SWAT Literature Database for Peer-Reviewed Journal Articles

Title:Assessing crop water productivity under different irrigation scenarios in the Mid–Atlantic Region 
Authors:Paul, M., M. Negahban-Azar and A. Shirmohammadi 
Volume (Issue):13(13) 
Article ID:1826 
URL (non-DOI journals): 
Broad Application Category:hydrologic only 
Primary Application Category:blue, green and/or gray water, or crop water productivity 
Secondary Application Category:irrigation impacts or irrigation BMP scenarios 
Watershed Description:2,114 km^2 Monocacy River, which drains parts of Frederick and Carroll Counties in western Maryland and Adams County in south central Pennsylvania, U.S. 
Calibration Summary: 
Validation Summary: 
General Comments: 
Abstract:The continuous growth of irrigated agricultural has resulted in decline of groundwater levels in many regions of Maryland and the Mid–Atlantic. The main objective of this study was to use crop water productivity as an index to evaluate different irrigation strategies including rainfed, groundwater, and recycled water use. The Soil and Water Assessment Tool (SWAT) was used to simulate the watershed hydrology and crop yield. It was used to estimate corn and soybean water productivity using different irrigation sources, including treated wastewater from adjacent wastewater treatment plants (WWTPs). The SWAT model was able to estimate crop water productivity at both subbasin and hydrologic response unit (HRU) levels. Results suggest that using treated wastewater as supplemental irrigation can provide opportunities for improving water productivity and save fresh groundwater sources. The total water productivity (irrigation and rainfall) values for corn and soybean were found to be 0.617 kg/m3 and 0.173 kg/m3, respectively, while the water productivity values for rainfall plus treated wastewater use were found to be 0.713 kg/m3 and 0.37 kg/m3 for corn and soybean, respectively. The outcomes of this study provide information regarding enhancing water management in similar physiographic regions, especially in areas where crop productivity is low due to limited freshwater availability.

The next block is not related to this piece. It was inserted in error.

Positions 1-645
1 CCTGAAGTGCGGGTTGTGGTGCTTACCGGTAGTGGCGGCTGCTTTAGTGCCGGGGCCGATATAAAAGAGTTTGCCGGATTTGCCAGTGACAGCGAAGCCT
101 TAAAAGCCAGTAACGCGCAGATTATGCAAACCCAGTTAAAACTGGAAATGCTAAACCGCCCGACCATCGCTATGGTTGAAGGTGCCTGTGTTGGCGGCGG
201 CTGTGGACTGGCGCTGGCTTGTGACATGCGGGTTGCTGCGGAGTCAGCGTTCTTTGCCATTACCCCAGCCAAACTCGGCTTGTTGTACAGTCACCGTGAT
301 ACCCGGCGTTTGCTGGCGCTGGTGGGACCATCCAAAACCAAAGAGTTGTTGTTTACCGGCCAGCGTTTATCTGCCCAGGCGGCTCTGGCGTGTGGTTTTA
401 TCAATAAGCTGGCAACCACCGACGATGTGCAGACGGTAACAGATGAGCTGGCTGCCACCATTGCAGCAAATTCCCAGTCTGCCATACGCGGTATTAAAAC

Keywords:hydrologic model; SWAT; SWAT–Cup; WWTP; Maryland; crop water productivity